non-contact sensors:
  • many of these are only designed to prevent a gate closing on a vehicle (note, these beams are not usually high integrity safety devices, in fact they may need to avoid over-sensitive tripping from rain / snow and leaves, and can usually be easily circumnavigated, eg by stepping over)
  • safety beams, which as higher integrity ‘safety components’ may be deployed in some cases to avoid contact with the moving gate(s), but because of cost are less common than pressure sensitive edges
  • the way the gate is operated: hold-to-run or automatic (fully automatic or from a starting impulse), and
  • the overall behaviour of the system as delivered by the system controller link to external website (eg not just stopping when encountering an obstruction, but also backing off at least a short distance to avoid entrapment – because even being held but not crushed can still be hazardous if there is no rescue),
  • the way the system has been wired and set up during / after installation, including the quality and physical protection of wiring and the connections between all component parts, to resist damage, deterioration and water ingress that may cause the loss of the safety function (eg through short circuits), and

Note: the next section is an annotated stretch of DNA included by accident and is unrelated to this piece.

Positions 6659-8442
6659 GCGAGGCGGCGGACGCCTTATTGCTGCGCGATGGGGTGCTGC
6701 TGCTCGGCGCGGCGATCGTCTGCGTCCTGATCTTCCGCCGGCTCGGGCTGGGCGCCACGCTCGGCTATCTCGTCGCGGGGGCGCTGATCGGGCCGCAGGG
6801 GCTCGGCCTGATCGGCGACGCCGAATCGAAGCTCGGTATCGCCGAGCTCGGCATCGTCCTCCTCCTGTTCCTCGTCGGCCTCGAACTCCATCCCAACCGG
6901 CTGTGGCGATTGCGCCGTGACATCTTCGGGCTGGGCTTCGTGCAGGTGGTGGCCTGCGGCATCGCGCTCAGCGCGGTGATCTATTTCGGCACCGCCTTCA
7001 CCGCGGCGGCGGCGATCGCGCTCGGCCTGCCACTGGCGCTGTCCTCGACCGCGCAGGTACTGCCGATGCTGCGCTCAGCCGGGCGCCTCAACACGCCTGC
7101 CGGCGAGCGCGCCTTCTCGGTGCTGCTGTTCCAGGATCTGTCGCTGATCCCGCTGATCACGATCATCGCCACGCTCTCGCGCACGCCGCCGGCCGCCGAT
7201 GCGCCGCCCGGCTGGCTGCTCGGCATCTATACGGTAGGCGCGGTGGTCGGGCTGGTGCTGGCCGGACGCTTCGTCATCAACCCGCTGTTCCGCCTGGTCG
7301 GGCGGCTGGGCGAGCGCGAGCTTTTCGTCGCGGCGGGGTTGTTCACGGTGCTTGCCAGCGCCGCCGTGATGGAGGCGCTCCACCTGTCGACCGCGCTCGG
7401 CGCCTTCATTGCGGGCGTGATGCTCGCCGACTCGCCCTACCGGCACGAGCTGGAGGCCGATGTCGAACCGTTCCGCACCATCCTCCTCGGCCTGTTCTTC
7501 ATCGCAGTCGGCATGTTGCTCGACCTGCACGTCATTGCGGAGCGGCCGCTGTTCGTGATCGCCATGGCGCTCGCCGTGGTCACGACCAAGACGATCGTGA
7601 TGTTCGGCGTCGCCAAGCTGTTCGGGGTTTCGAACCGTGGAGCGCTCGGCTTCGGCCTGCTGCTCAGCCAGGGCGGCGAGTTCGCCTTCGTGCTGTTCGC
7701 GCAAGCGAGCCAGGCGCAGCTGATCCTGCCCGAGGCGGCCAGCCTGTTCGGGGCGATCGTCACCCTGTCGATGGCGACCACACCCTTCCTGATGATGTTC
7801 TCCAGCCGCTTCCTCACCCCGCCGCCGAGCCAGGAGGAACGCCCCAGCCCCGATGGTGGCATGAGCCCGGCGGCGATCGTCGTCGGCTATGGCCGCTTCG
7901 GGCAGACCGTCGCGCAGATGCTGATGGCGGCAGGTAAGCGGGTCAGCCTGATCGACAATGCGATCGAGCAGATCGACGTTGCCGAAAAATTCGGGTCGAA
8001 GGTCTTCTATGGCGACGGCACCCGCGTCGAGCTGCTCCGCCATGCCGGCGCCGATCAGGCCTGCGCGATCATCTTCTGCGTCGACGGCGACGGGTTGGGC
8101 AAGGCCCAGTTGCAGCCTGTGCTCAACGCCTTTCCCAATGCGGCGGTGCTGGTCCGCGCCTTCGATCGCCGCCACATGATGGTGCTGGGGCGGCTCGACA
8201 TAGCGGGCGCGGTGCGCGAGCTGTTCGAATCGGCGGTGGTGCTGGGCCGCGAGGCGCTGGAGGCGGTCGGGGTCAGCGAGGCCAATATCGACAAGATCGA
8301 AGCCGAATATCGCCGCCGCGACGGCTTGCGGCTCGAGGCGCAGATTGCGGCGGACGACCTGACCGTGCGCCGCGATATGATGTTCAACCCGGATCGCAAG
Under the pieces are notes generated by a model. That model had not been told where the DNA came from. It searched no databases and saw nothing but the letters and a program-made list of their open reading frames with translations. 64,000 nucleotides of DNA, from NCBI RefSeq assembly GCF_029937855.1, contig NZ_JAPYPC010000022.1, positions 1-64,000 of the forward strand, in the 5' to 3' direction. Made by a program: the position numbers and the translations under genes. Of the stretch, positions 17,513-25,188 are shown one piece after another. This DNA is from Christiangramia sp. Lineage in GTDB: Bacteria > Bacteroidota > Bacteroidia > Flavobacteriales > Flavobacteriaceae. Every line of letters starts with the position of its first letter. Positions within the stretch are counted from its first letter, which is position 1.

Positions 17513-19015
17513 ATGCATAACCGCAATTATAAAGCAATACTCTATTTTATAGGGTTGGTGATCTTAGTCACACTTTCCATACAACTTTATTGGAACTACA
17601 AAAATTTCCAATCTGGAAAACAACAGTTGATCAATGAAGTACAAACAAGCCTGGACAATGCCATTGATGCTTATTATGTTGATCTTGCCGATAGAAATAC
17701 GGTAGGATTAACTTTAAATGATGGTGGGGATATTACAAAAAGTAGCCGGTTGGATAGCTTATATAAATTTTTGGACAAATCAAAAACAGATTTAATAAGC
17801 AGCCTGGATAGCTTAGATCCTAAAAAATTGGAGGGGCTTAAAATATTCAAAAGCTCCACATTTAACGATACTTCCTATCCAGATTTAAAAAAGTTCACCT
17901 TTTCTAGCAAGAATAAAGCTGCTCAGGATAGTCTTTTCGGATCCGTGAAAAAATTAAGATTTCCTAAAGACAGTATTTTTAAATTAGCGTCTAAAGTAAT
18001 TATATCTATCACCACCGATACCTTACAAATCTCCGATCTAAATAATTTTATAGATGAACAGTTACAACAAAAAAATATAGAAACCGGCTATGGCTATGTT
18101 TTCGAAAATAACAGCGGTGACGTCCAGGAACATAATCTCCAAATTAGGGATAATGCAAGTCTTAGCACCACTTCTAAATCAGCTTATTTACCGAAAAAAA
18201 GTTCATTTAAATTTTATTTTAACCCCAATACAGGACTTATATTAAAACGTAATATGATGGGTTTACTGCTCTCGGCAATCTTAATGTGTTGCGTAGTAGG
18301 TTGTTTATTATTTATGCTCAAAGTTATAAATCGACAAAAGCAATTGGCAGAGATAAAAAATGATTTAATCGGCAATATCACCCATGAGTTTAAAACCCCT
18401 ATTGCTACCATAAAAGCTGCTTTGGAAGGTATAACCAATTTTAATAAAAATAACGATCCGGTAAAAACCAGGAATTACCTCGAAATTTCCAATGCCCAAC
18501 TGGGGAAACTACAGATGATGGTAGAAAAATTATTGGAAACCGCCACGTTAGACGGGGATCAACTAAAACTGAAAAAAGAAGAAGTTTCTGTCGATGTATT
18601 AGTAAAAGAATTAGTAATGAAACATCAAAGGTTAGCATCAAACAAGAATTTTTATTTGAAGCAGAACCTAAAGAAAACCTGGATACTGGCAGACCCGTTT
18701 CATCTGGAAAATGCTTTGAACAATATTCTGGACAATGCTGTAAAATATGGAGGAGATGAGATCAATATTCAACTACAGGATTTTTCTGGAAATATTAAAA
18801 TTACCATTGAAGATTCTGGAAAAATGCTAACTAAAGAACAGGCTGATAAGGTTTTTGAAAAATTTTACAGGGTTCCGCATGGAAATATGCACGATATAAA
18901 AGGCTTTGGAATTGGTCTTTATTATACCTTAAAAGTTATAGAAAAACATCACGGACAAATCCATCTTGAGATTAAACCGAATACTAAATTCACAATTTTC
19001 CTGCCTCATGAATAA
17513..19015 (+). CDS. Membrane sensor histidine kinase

• how it is subsequently maintained / set as parts wear and respond to environmental conditions (eg temperature and wind forces, particularly on close boarded hinged gates which may experience high wind loadings that the drive motors may not always be able to overcome).
All these factors must be considered as part of the initial design (through suitable risk assessment), specification and construction, and appropriate information provided in the User Instructions, including on routine maintenance and the nature and periodicity of safety checks. Lifetime product safety doesn’t just depend on design and construction, but the way it is used and looked after, often by others not involved in original design and construction.

Maintaining for safety
Component parts can wear and fail, sometimes catastrophically. Like most machinery, powered doors and gates need to be maintained to remain safe. Powered gates forming parts of workplaces or in common parts of residential complexes will be subject to health and safety law. Owners, occupiers, landlords and managing agents will have on-going responsibilities for the safety of all users and all those who may encounter the gate.